Moreover, private screenings are only available to those with contacts which somehow trace back to the filmmaker. In other words, an audience at a private screening assembles relationally—it’s about who you know. Yeah, Singapore is a small place and anyone who was interested enough could find a way to get invited to a private screening. But what about the ordinary person who might not know or care that much about some obscure historical footnotes? A public release is clearly on a different level of accessibility. Besides, the flipside of “it’s who you know” is the exclusion of those who don’t know “the right people.” Any sort of stratification of benefits that operates in that manner is elitist in some way. Here, it’s almost certain that the audience of “private screenings” roughly corresponds to the ‘elite’ who have enough leisure and interest to participate in any sort of political activism (the sort of activism that makes one write political blogs, or even follow The Online Citizen)—not quite the political or educational elite, but certainly a group which sees itself as participants in something bigger than themselves and their day-to-day struggles. And that’s already a step up from the ordinary concerns of ordinary people. I think it’s fair to say that distributing the film through private channels alone would be elitist in some way.

If private screenings are elite in some way, what more academic screenings at the universities? This is partly why I was dismayed that even as Yale-NUS announced and later had to backtrack on a screening of the film, Yale faculty members were planning to draw attention yet again to what they see as the lack of academic freedoms in Singapore. The fact that the government grants university students the “academic” freedom to watch a film that is otherwise banned says something about what it believes about university students: they are the “right sort” of people, who will not be “misled” or “misinformed” unlike the “impressionable” masses. (Let’s not kid ourselves about the academic value that’s going to be produced through a single film screening—I’ve been to college and I know what it’s like to churn out meaningless term papers whose content I forget the moment it’s off to the professor. The “academic” film exception is purely a sop to elite kids who make it to university.) So quite aside from whether there is or isn’t academic freedom in Singapore universities, campaigning to get a film screened at Yale-NUS ignores the broader picture in favour of the privileges that the elite enjoy. Moreover, the discourse of these Yale professors plays straight into the MDA’s hands—the MDA wants to minimise public pressure for public screenings, and is quite happy to grant insignificant concessions like these. Indeed, even before the Yale professors suggested (in private communications) contacting their counterparts at local universities to arrange screenings, the MDA had already highlighted that educational screenings were permissible. Thankfully, Ms Tan moved in to quash the Yale-NUS screening. This was the right move.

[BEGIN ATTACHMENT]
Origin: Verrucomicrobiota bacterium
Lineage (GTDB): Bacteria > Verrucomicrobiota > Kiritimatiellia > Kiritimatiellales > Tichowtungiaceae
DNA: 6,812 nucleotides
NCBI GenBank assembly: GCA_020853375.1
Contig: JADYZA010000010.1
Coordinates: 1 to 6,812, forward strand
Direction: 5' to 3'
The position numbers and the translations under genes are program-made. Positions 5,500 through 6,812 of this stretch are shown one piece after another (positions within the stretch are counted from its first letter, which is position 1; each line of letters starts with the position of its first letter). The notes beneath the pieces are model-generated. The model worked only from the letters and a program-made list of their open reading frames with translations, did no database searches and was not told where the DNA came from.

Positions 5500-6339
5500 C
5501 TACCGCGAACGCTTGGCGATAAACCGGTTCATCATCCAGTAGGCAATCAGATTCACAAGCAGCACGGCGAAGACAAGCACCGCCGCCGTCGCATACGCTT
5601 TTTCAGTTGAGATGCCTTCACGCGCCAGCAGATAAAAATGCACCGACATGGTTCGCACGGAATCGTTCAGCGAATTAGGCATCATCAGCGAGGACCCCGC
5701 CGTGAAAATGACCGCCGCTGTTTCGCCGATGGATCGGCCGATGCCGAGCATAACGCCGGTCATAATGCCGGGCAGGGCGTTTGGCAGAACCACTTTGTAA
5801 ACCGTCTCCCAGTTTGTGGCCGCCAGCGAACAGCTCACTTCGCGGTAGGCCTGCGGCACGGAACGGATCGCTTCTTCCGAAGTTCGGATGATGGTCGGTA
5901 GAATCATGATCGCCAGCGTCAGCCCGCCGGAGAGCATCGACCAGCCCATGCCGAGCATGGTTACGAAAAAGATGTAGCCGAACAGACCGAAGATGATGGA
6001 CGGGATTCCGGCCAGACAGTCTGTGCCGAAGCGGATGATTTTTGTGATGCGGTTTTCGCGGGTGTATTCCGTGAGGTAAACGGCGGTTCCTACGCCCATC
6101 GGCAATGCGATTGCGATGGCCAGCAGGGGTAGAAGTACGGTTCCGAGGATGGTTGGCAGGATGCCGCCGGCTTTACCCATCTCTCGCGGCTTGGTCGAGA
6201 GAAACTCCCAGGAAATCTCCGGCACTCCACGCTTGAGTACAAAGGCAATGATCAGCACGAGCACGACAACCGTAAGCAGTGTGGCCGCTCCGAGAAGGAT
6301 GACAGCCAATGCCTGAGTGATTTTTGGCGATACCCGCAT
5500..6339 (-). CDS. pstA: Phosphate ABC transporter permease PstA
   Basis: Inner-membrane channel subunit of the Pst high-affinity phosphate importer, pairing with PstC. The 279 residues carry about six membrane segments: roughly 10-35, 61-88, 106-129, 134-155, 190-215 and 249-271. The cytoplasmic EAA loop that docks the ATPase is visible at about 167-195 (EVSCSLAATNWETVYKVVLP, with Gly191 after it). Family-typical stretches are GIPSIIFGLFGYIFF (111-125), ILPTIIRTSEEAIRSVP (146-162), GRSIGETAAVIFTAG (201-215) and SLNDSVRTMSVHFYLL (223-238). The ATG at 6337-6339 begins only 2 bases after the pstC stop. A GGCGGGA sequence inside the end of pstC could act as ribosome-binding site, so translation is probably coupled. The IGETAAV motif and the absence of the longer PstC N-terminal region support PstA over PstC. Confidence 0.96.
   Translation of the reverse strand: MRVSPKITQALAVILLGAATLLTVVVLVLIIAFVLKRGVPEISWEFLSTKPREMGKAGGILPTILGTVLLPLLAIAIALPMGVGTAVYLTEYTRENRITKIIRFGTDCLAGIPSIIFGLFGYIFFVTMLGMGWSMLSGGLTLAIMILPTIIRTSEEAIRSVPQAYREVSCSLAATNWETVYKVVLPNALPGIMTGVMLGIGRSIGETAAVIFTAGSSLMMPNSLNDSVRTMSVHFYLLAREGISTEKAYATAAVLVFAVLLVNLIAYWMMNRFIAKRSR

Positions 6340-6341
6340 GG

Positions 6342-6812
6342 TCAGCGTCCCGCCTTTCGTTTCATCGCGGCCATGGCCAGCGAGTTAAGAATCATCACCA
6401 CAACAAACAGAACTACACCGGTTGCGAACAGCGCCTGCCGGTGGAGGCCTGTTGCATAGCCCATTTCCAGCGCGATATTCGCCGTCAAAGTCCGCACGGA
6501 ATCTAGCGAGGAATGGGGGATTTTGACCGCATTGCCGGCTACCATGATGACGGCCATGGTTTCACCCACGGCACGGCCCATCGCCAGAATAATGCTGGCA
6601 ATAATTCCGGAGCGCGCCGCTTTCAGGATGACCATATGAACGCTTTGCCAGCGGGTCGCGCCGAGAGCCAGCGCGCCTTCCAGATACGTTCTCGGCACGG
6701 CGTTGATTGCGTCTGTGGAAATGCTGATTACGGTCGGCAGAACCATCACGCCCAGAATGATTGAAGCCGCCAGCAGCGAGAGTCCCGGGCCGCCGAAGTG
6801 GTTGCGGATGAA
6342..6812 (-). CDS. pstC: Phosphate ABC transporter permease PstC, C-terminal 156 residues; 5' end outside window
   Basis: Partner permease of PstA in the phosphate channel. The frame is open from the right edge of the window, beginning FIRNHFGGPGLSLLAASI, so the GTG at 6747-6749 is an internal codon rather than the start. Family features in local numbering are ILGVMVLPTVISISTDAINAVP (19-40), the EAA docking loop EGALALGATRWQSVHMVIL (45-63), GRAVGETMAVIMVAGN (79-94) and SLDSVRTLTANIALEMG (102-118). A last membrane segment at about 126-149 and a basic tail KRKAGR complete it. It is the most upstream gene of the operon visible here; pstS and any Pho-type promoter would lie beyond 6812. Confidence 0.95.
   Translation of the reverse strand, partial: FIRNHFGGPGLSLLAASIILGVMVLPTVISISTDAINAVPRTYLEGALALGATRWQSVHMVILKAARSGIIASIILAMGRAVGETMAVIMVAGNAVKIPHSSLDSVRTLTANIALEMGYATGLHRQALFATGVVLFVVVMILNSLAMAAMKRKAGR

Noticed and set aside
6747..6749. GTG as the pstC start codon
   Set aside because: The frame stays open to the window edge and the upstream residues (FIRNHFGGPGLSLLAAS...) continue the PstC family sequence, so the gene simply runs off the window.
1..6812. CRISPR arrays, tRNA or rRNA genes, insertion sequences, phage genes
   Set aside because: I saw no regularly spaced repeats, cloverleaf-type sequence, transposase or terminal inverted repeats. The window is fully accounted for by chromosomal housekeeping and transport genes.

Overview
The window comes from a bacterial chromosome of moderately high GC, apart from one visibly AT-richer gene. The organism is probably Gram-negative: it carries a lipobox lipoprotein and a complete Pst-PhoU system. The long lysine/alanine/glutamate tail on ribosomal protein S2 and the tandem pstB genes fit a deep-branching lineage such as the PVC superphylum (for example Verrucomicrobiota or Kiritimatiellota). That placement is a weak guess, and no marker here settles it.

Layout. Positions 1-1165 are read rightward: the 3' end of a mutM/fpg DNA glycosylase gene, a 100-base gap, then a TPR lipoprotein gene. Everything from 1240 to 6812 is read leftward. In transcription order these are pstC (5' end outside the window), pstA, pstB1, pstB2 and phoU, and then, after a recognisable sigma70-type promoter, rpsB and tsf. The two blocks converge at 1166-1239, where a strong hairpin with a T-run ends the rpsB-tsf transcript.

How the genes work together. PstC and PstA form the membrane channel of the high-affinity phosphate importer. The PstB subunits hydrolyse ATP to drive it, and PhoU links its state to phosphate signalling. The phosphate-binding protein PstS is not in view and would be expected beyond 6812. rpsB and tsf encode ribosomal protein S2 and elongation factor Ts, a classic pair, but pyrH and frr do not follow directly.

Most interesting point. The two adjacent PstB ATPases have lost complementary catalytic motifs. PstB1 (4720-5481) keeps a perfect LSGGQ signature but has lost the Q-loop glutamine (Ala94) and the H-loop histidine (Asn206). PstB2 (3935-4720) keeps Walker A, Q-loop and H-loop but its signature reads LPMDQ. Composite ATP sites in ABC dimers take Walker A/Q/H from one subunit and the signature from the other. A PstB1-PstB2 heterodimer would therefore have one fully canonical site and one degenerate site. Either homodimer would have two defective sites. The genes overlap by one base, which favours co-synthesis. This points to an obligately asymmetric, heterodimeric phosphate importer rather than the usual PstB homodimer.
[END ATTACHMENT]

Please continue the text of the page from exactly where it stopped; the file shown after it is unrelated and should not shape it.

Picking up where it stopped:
It was instructive to analyse this whole episode through a class lens rather than a Millian liberal lens, because they lead to two different conclusions. Let’s not be distracted by the possibility of organising private and educational screenings. Ms Tan is right to restrict these until MDA reverses its ban—a document for all Singaporeans should be seen by all Singaporeans. And Yale people must not step into this and make it about Yale-NUS or academic freedom, because that would be putting elite interests before the interests of all.